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There are many resources available to children with ADHD, and the field of music therapy is growing in popularity due to its wide-ranging benefits. Of course, you may have many questions about whether music therapy is right for your child. Learn more about music therapy below.
How Does Music Therapy Work?
Music therapy utilizes the power of music to cause relaxing, healing changes in the body. Research has shown that music has an array of benefits, including improved sleeping, enhanced alertness, and reduced stress. This therapy works towards these benefits in a more structured and individualized setting. Music skills are not required in music-based therapy.
What Type of Music Works Best?
The type of music used in therapy depends on the therapist's intention. In general, therapists commonly recommend soothing, mid-tempo music for children with ADHD to not further agitate their hyperactivity. Classical music has been found to have the most effect on speech and memory, but a therapist may use other genres to generate different responses. Typically, music with words is avoided unless the therapy calls for the children to sing along. Additionally, music with basic rhythms is preferred. This makes it easy for children with ADHD to follow along without confusion.
What Does a Typical Session Entail?
A music therapy session is always designed with the child's music preferences, needs, and triggers in mind. At first, the therapist will likely try a variety of activities to gauge the child's interests before settling on a regimen. For example, the therapist may have the child listen, sing, or dance to different genres of music. Sometimes, to deepen the investment in music, the child may be asked to play an instrument or create music with the therapist.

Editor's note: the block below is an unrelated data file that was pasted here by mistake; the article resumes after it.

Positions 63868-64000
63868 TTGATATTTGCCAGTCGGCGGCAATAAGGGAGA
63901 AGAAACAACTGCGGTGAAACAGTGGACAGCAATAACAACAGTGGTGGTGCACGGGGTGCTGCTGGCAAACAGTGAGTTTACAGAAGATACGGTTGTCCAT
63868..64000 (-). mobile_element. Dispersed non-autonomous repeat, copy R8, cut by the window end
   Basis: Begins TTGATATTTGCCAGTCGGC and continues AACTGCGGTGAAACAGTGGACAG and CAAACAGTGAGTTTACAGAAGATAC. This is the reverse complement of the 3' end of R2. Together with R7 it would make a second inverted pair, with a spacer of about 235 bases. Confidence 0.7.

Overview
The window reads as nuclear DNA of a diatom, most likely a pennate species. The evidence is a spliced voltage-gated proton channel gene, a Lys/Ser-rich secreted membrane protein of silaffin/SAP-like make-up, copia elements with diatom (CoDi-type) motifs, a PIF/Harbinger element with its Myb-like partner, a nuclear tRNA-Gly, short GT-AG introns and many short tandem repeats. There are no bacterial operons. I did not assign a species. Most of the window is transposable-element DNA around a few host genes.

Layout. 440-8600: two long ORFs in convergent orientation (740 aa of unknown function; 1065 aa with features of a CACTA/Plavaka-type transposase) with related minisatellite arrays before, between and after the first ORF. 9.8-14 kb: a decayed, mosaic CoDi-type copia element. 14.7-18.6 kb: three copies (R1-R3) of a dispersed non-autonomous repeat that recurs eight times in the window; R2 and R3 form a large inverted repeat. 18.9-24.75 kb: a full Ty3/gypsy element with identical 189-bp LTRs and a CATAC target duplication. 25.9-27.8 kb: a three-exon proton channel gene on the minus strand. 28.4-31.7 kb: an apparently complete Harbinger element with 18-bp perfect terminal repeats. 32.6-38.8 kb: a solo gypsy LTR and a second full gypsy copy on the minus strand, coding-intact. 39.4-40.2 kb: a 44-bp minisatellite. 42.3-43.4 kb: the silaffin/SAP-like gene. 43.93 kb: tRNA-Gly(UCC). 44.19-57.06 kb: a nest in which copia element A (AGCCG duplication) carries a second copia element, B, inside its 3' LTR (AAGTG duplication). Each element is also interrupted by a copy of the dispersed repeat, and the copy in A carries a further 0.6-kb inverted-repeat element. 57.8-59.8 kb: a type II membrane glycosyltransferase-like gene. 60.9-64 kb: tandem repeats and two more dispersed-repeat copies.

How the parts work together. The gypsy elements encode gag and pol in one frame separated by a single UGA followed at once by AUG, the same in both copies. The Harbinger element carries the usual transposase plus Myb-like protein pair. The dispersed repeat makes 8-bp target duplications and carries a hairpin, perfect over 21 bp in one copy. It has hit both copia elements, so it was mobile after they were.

The location of the therapy session depends on both the therapist and the specific type of music therapy. Most therapy sessions happen within a mental health office, hospital, or school, but many music therapists will travel to the child's home and conduct a session there. This has the added benefit of increasing the child's comfort due to it being a familiar setting.
How Do I Pay for Music Therapy?
Unfortunately, music therapy is not often covered by insurance. Chances are you'll be paying for the service on your own. There are certain programs, however, that you can take advantage of, such as community grants or foundations that specialize in either music therapy or helping children with ADHD. Your child may even be eligible for federal funding based on the Individual with Disabilities Act, so it's a good idea to check out all the available opportunities. Another option is to refinance your home and use the money you save (an average of $160 per month) to spend on therapy. Be sure to carefully research the refinance process to learn more about your options.
Music therapy can be a healthy way for children with ADHD to relax, sharpen their focus, and discover something they may be interested in. Contact a local music therapist and see if this is something your child can benefit from.
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We were contacted by Ella Mfene from Drugwatch.com and wanted to share a resource that she had asked we post here. Thank you Ella!
According to the U.S. Centers for Disease Control and Prevention, more than 6 million children in the United States have ADHD and 4.4% of American adults have it too. Drugwatch has published a page about ADHD that covers need to know information about the condition such as:
-Causes and Factors
-Treatment and management
Drugwatch.com's resource page: https://www.drugwatch.com/health/mental-health/mental-illness/adhd/